Objective: To determine the feasibility of a randomised trial of ovarian cancer screening among women attending a breast cancer screening centre.
Design: Randomised controlled trial of ovarian cancer screening using transvaginal ultrasonography as a primary screening test and colour Doppler imaging as a secondary screening test in the screened group and no intervention in the control group.
Setting: Reading breast cancer screening centre (United Kingdom).
Subjects: 8678 women, without a bilateral oophorectomy or hysterectomy, aged between 50 and 64 attending for NHS breast cancer screening between September 1989 and February 1993.
Main outcome measures: Uptake of ovarian cancer screening among eligible women and the screening false positive rate (considered as the referral rate to a gynaecologist for surgical intervention).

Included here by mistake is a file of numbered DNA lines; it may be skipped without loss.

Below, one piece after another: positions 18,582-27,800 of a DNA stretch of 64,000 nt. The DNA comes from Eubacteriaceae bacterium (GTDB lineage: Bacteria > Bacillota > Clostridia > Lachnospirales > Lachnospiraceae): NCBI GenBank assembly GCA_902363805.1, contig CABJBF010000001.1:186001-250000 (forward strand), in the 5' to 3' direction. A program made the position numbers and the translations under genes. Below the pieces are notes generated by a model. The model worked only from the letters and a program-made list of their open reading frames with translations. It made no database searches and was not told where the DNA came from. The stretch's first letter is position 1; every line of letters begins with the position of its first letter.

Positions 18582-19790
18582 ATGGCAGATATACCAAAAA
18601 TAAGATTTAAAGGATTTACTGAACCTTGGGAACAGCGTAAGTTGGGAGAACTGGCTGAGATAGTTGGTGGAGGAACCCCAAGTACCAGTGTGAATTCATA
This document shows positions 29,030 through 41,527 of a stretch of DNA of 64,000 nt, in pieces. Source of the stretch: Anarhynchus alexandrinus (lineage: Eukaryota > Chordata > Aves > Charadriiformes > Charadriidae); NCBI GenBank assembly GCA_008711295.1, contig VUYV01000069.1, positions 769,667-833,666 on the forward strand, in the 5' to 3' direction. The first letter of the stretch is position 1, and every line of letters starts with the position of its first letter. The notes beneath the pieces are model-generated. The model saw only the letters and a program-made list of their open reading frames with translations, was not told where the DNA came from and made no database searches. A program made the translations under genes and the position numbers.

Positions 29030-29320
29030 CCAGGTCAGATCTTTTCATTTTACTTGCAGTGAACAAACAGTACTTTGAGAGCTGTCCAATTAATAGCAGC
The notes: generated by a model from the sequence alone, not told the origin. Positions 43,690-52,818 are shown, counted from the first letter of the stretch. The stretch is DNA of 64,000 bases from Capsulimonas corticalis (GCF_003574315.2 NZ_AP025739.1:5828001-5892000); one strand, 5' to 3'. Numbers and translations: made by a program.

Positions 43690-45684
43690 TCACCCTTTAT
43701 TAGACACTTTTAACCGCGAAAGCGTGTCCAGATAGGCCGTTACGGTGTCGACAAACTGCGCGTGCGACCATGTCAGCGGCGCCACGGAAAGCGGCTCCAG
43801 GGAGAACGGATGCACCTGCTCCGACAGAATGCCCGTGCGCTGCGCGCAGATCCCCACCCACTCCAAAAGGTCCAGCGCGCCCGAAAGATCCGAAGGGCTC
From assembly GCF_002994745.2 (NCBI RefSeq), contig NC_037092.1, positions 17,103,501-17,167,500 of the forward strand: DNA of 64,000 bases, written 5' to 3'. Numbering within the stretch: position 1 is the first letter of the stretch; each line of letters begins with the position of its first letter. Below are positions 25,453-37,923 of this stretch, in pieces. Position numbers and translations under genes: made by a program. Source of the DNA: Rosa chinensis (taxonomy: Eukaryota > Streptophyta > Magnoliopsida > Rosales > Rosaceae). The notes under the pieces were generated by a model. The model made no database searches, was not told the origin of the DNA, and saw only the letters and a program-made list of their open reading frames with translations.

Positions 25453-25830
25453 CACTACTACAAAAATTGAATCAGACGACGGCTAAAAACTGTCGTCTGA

Results: 82% (7124/8678) of eligible women agreed to join the trial and were randomly allocated in equal numbers to each arm of the trial. 3280 women had an initial scan. The false positive rate after ultrasonography alone was 2.9% (86/2952), but this dropped to 0.5% after colour Doppler as a secondary screening test. One stage I primary ovarian cancer was detected at screening in a 58 year old women.
Conclusions: A randomised trial of ovarian cancer screening using ultrasonography and colour Doppler imaging is feasible and acceptable among women attending a breast cancer screening centre. The results indicate that the expected odds of being affected given a positive result in the general population would be about 1:12. A full randomised trial of ovarian cancer screening with mortality as the end point is needed to assess whether screening reduces mortality from this disease. A multicentre European trial is currently in progress.